School is almost out; summer is almost in, and family vacations are right around the corner. For millions of us, that means a trip to Disney World, Sea World, or any of the other theme park worlds nationwide. While a trip to an amusement park is undoubtedly fun, they're not always the safest place on earth. So what happens if you're injured during your Wally World adventure? Here are some common questions and concerns regarding theme park injuries. 1. 5 Personal Injury Lessons From Disney Lawsuits The Happiest Place on Earth is also one of the most litigious places on earth. Any time your open for as long and Disneyland and Disney World and have as many customers, you're bound to see a lawsuit or a few hundred of them. And here's what you can learn from those injury lawsuits filed against Disney. 2. Who's Liable for Waterpark Injuries? There may only be two Disney locations, but there are over 1,000 water parks from coast-to-coast that make cooling off from global warming a fun family affair. Generally, theme parks are responsible for the safety of their rides and attractions, but there are some extra concerns when it comes to patron safety in water parks. 3. Will SeaWorld Death End Killer Whale Shows? While the latest controversy about SeaWorld's killer whale shows came from concern of the wellbeing of the whales, there have also been injuries and deaths to trainers too. Just like parks have a responsibility for customer safety, they are responsible for their employees' safety as well. And workers' compensation claims against theme parks are commonplace. 4. Theme-Park Suits Rarely See Courtrooms Most theme parks want to avoid the negative publicity associated with a personal injury lawsuit, and will do their best to settle the case before it ever goes to trial. Additionally, many parks have customers sign a liability waiver in an attempt to absolve them from legal responsibility. While these waivers can deter some lawsuits, they are not always enforceable. 5. 5 Ways to Sue Over Theme Park Injuries Despite a theme park's best intentions to avoid customer injuries, they do happen. And despite a theme park's best efforts to avoid litigation, there are ways to sue a theme park if you are injured at one. The best way to know whether you have a case against a theme park is to ask an experienced personal injury attorney. Many offer free consultations, so contact one in your area today. Related Resources: Injured in an accident? Get your claim reviewed by an attorney for free. (Consumer Injury) Six Flags Death: Woman Falls From Coaster (FindLaw's Injured) NY Six Flags Sued Over Norovirus Outbreak (FindLaw's Injured) 'Brain-Eating' Amoeba Scare Closes Water Park (FindLaw's Injured)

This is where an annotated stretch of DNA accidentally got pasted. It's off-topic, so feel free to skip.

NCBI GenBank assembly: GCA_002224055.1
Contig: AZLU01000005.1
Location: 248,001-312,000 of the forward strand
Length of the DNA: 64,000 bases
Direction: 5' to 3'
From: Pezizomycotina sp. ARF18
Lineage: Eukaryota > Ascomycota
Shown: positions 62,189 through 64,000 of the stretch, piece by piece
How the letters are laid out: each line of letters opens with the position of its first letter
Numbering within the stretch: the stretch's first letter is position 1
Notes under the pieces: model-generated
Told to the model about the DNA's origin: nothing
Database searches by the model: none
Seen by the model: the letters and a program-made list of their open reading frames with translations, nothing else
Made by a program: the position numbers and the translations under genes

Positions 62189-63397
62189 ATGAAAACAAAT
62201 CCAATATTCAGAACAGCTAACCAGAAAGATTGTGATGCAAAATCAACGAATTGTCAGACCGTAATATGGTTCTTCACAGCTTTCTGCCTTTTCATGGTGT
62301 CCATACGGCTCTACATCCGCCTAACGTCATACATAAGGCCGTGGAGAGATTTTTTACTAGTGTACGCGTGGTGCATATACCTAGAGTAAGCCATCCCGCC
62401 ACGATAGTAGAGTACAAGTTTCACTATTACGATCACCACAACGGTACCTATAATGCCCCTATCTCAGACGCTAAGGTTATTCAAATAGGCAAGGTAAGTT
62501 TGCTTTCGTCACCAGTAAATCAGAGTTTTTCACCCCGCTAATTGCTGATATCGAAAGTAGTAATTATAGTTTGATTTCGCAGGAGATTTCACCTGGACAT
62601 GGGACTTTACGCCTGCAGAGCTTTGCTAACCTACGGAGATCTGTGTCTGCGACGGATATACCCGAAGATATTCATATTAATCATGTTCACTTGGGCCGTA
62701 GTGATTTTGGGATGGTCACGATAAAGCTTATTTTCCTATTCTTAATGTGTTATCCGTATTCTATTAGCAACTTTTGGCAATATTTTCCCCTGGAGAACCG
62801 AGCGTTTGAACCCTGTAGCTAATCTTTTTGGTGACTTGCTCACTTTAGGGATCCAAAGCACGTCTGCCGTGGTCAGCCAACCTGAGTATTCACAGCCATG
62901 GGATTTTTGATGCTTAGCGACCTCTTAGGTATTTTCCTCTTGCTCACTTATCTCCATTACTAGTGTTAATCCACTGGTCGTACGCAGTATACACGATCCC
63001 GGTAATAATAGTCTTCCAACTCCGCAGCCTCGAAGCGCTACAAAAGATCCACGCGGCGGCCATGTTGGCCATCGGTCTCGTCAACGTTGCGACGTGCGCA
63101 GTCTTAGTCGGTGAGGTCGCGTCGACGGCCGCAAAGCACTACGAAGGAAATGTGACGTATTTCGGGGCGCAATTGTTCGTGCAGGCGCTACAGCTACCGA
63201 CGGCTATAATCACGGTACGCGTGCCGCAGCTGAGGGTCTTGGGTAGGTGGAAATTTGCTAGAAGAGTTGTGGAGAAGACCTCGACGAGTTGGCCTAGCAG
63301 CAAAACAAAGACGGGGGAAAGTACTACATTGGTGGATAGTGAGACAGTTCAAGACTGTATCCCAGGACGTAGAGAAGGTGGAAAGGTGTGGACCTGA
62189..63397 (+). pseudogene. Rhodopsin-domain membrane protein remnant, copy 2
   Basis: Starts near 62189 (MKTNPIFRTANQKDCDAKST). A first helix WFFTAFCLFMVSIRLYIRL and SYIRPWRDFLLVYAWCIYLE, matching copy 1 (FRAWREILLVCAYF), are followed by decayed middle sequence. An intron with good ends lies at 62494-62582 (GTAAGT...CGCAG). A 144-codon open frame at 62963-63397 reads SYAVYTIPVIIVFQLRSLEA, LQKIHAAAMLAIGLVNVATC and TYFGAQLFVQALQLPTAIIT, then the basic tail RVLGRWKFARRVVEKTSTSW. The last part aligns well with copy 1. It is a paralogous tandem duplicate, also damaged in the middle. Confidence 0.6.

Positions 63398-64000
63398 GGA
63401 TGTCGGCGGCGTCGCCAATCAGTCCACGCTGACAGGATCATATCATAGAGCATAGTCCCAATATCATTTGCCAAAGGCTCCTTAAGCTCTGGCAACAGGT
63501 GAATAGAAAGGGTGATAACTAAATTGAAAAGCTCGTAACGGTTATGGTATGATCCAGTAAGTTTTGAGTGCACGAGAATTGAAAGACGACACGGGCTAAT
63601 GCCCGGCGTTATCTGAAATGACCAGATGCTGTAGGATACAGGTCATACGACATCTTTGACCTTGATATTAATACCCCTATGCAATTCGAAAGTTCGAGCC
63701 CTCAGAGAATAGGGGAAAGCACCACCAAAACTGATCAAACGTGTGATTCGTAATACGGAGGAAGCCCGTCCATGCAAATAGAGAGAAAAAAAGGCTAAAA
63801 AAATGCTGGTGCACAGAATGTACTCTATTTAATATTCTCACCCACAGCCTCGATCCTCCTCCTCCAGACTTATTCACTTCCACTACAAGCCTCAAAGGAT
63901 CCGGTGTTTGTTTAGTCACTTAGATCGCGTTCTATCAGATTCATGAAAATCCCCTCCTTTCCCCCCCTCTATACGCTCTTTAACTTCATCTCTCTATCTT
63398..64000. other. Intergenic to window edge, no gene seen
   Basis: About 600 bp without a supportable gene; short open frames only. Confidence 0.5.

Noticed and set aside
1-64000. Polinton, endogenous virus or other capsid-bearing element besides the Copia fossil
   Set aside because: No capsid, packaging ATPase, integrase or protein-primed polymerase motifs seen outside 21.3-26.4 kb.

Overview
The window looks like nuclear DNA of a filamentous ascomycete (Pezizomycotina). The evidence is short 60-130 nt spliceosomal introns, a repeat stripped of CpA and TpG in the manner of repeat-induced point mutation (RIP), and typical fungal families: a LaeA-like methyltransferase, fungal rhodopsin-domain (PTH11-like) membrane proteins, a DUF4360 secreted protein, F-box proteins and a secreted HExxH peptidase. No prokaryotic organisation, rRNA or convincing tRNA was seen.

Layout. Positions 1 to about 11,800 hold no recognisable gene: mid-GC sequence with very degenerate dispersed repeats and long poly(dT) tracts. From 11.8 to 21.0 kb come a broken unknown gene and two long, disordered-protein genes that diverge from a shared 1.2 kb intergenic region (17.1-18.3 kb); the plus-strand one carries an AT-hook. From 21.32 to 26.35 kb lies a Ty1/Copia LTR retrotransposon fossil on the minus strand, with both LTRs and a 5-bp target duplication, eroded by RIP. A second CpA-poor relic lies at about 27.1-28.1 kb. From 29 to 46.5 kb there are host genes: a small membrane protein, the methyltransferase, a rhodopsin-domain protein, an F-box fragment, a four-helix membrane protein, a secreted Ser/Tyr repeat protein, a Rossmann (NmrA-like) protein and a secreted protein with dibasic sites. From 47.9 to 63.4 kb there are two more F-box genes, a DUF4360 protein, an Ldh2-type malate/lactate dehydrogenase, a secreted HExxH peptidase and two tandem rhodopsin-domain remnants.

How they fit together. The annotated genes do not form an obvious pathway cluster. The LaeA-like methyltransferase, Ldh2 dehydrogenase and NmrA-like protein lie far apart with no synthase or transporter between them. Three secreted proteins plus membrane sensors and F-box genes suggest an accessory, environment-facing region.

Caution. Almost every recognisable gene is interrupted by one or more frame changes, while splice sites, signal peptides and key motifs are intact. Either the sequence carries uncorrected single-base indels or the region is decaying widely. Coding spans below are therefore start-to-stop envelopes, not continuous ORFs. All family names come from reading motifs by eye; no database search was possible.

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Top 9 Search and Seizure Questions

Now that the FBI has been caught bugging two California courthouses, many people are wondering about the limits of police surveillance. Recording conversations falls under the Fourth Amendment, which prohibits "unreasonable searches and seizures." So what's considered unreasonable? It's been a long time since the Constitution was written, and society and technology have changed quite a bit since then. Here are some of the limits of police search and seizure today: 1. Valid Search Warrant? 3 Things to Look For If police have a warrant, the search or seizure will almost always be reasonable. But how do you know if the warrant is legit? 2. When Are Warrantless Searches OK? While police need a warrant to search, seize, or conduct surveillance in most instances, there are quite a few exceptions to the warrant requirement. 3. Can Police Read or Search Through Your Mail? The privacy of written communication was one of the leading interests behind the Fourth Amendment. But it only protects the contents of the letter, and only until you throw it away. 4. Legal for Police to Read My Text Messages? State law on electronic searches can vary, and many allow searches of cell phones if you've been arrested, but the Supreme Court has ruled that police will need a warrant to do so. 5. When Can Police Search Your Home? Police almost always need a warrant to search your home, but can come in without one if you give them permission, if they see something in plain sight, if you've been arrested at home, or there's an emergency. 6. Can My Home Be Searched If I'm on Parole or Probation? Some states require that parolees and probationers sign an agreement giving officers permission to search their homes for contraband. 7. Is it Legal to Search Based on The Smell of Marijuana? Is every officer a K-9? It may depend on whether police smell marijuana in your house or in your car. 8. Can Police Follow You Without a Warrant? What if cops are really searching you, but just keeping an eye on you? What kind of surveillance requires a warrant? 9. When Can Police Conduct a Strip Search? Strip searches and cavity searches are extremely invasive and can be humiliating and embarrassing as well. But they are allowed in some cases. In most cases, if police perform an illegal search or seizure, that evidence can't be used against you. To find out if a particular search was legal, you should ask an experienced criminal defense attorney about your case. Related Resources: Find Criminal Defense Lawyers Near You (FindLaw's Lawyer Directory) What are my Rights During a Traffic Stop? (FindLaw Blotter) Can Cops Pose as Cable Repairmen and Search My Home? (FindLaw Blotter) Wrongful Arrest? ...